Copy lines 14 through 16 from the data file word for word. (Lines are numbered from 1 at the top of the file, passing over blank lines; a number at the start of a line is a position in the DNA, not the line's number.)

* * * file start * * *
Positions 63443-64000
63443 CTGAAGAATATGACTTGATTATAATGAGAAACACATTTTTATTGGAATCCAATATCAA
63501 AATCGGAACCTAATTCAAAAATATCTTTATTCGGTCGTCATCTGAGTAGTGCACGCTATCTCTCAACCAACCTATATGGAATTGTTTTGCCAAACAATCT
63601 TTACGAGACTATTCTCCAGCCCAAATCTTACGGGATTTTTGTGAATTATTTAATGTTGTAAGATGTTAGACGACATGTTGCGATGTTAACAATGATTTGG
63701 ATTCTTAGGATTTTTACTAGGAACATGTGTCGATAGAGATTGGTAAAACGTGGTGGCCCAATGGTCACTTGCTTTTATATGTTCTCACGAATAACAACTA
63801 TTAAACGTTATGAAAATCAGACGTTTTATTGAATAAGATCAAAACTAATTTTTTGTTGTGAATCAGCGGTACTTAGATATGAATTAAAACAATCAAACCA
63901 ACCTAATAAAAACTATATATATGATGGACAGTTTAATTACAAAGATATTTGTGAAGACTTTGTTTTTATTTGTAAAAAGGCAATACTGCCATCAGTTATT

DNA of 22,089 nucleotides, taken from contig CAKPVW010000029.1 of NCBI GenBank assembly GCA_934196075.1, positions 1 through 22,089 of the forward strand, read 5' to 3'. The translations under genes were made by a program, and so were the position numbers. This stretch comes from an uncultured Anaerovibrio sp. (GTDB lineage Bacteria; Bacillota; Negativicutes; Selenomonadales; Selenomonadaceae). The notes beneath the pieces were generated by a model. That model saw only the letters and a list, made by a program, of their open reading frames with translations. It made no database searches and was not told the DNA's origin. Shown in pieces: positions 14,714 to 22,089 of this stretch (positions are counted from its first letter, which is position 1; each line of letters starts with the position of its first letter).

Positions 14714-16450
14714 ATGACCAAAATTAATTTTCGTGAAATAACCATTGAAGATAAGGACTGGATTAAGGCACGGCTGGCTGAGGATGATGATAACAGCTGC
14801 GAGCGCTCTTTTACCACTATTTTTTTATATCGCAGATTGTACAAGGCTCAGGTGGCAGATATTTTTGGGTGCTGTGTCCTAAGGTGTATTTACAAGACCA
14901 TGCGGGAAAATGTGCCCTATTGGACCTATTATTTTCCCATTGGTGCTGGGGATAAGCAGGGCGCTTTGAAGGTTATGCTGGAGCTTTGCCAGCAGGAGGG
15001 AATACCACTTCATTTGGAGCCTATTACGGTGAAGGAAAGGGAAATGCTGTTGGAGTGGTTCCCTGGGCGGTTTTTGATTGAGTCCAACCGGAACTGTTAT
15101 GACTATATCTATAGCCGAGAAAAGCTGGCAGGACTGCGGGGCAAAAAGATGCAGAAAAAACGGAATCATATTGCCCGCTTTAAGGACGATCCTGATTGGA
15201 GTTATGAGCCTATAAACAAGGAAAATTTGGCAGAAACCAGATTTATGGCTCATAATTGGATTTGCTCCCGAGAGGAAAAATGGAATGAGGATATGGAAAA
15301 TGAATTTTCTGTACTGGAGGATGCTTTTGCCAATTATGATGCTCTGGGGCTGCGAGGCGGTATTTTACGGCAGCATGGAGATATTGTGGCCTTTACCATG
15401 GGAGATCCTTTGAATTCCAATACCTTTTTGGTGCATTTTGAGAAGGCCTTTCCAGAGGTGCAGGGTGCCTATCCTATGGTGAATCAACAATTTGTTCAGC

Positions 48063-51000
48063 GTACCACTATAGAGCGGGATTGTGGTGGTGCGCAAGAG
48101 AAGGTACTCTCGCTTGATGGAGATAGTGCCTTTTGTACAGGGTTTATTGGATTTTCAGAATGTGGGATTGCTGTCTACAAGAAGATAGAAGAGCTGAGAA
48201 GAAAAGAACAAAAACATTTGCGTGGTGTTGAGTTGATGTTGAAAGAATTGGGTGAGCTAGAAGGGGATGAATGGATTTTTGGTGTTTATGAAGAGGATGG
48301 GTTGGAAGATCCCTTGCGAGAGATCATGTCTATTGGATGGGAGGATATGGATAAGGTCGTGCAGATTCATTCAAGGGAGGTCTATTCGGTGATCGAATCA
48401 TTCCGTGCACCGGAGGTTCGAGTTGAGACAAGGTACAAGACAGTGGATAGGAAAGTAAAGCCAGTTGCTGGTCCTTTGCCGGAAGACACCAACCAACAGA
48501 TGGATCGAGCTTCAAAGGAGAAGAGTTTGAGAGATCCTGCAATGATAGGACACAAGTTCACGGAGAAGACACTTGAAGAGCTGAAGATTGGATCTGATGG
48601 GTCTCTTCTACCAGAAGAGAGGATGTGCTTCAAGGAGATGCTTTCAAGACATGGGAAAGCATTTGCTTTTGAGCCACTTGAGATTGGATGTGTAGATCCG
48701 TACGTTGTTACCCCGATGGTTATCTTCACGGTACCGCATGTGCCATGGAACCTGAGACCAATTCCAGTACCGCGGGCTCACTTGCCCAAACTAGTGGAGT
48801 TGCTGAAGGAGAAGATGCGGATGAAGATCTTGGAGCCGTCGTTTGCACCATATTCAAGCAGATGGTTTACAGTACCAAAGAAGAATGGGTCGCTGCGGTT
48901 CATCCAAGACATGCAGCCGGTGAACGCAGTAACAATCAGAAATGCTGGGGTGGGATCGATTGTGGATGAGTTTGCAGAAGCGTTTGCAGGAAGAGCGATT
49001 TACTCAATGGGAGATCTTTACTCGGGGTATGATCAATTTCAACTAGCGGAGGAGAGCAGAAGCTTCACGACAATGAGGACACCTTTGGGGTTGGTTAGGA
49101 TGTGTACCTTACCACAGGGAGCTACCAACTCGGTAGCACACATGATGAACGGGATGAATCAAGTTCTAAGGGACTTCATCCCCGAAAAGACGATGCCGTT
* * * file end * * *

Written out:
15101 GACTATATCTATAGCCGAGAAAAGCTGGCAGGACTGCGGGGCAAAAAGATGCAGAAAAAACGGAATCATATTGCCCGCTTTAAGGACGATCCTGATTGGA
15201 GTTATGAGCCTATAAACAAGGAAAATTTGGCAGAAACCAGATTTATGGCTCATAATTGGATTTGCTCCCGAGAGGAAAAATGGAATGAGGATATGGAAAA
15301 TGAATTTTCTGTACTGGAGGATGCTTTTGCCAATTATGATGCTCTGGGGCTGCGAGGCGGTATTTTACGGCAGCATGGAGATATTGTGGCCTTTACCATG